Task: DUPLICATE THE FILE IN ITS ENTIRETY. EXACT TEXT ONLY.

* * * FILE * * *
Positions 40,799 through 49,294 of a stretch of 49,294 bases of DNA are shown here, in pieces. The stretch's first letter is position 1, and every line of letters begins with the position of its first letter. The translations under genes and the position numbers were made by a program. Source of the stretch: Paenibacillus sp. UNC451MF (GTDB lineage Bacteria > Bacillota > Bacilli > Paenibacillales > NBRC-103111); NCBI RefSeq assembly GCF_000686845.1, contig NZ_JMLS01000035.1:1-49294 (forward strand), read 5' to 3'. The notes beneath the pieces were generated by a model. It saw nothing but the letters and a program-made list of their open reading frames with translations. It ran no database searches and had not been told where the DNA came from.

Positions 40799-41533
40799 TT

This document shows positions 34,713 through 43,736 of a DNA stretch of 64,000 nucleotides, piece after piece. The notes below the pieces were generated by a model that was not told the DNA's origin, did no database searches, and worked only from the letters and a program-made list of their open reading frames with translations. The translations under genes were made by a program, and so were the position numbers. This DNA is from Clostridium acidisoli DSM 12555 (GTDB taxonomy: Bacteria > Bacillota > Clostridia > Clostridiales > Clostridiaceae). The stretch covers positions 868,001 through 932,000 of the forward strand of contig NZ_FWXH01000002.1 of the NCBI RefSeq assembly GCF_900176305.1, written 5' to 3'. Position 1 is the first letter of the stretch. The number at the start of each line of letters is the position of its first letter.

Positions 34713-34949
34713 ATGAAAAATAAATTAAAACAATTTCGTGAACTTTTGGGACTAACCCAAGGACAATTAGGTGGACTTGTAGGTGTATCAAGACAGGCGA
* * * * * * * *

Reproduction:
Positions 40,799 through 49,294 of a stretch of 49,294 bases of DNA are shown here, in pieces. The stretch's first letter is position 1, and every line of letters begins with the position of its first letter. The translations under genes and the position numbers were made by a program. Source of the stretch: Paenibacillus sp. UNC451MF (GTDB lineage Bacteria > Bacillota > Bacilli > Paenibacillales > NBRC-103111); NCBI RefSeq assembly GCF_000686845.1, contig NZ_JMLS01000035.1:1-49294 (forward strand), read 5' to 3'. The notes beneath the pieces were generated by a model. It saw nothing but the letters and a program-made list of their open reading frames with translations. It ran no database searches and had not been told where the DNA came from.

Positions 40799-41533
40799 TT

This document shows positions 34,713 through 43,736 of a DNA stretch of 64,000 nucleotides, piece after piece. The notes below the pieces were generated by a model that was not told the DNA's origin, did no database searches, and worked only from the letters and a program-made list of their open reading frames with translations. The translations under genes were made by a program, and so were the position numbers. This DNA is from Clostridium acidisoli DSM 12555 (GTDB taxonomy: Bacteria > Bacillota > Clostridia > Clostridiales > Clostridiaceae). The stretch covers positions 868,001 through 932,000 of the forward strand of contig NZ_FWXH01000002.1 of the NCBI RefSeq assembly GCF_900176305.1, written 5' to 3'. Position 1 is the first letter of the stretch. The number at the start of each line of letters is the position of its first letter.

Positions 34713-34949
34713 ATGAAAAATAAATTAAAACAATTTCGTGAACTTTTGGGACTAACCCAAGGACAATTAGGTGGACTTGTAGGTGTATCAAGACAGGCGA